New York City taxi drivers are not happy with recent traffic safety regulations that they say may stifle their ability to make money. In an effort to decrease the number of pedestrian deaths, Mayor Bill de Blasio recently revealed a plan to decrease the city’s speed limit from 30 mph to 25 mph. In addition, reports suggest his administration is considering a technology that would lower the fare or shut off the meter in a cab if the car is speeding.
But, city officials say lowering the speed limit by 5 mph, making it under 30 mph, will significantly decrease the likelihood of a fatal crash. Of the 11 New Yorkers killed in traffic accidents in the first two weeks of January alone, seven were pedestrians.
“Seventy percent of pedestrian fatalities involve speed or failure to yield,” said Police Commissioner Bill Bratton to the New York Post.
Bhairavi Desai, the Executive Director of the New York Taxi Workers Alliance, is against this regulation of the speed limit on taxi drivers.
“Drivers already have no guaranteed income, only expenses on the lease, fuel and vehicle repairs,” said Desai. “Every statistic shows taxi drivers are the safest drivers in New York City. We don’t deserve to be singled out and punished to do even better.”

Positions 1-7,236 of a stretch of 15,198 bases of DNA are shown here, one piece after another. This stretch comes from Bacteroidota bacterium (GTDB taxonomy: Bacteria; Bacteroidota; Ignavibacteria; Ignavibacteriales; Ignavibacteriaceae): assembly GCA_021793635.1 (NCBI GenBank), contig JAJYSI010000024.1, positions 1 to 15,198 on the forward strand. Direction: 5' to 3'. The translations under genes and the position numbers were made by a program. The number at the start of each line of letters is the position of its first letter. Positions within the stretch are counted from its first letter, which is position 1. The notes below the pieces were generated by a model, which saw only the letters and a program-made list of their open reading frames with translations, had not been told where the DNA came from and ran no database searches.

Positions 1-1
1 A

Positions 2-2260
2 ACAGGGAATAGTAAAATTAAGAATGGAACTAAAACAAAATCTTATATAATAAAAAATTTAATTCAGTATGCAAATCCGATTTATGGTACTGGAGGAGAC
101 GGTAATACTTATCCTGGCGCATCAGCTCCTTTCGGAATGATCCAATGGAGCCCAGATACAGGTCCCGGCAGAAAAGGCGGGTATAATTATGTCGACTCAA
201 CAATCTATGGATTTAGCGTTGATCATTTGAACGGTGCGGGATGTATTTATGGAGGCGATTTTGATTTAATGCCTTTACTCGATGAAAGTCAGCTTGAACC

De Blasio maintains that the new regulations will ensure that drivers and pedestrians think about safety when behind the wheel.
“This is very much about raising consciousness and changing behaviors,” said de Blasio.
In addition to a decrease in the speed limit, the Transportation Department will install 250 more speed bumps and dozens of red-light cameras around the city.
The Alliance’s Executive Director, Desai, offers more taxi-cab friendly solutions such as, “making changes to traffic patterns and street design so that motorists, pedestrians and bicyclists are not all competing on increasingly narrow and congested space; better lighting, especially at crosswalks; more split signals directing turns, more traffic control agents; and public speed signs.”
De Blasio acknowledged that he may appear to be unfairly targeting the 30,000 plus taxi cabs in the city and said, “They play a particular role in our city, [and they] set a tone on the streets.”
Still, Desai maintains that the new technology is not the best solution for the city’s traffic safety problems. “To shut off the meter in the middle of a fare is not only insane ‘Big Brother;’ it’s severe, cruel, and simply unhelpful.”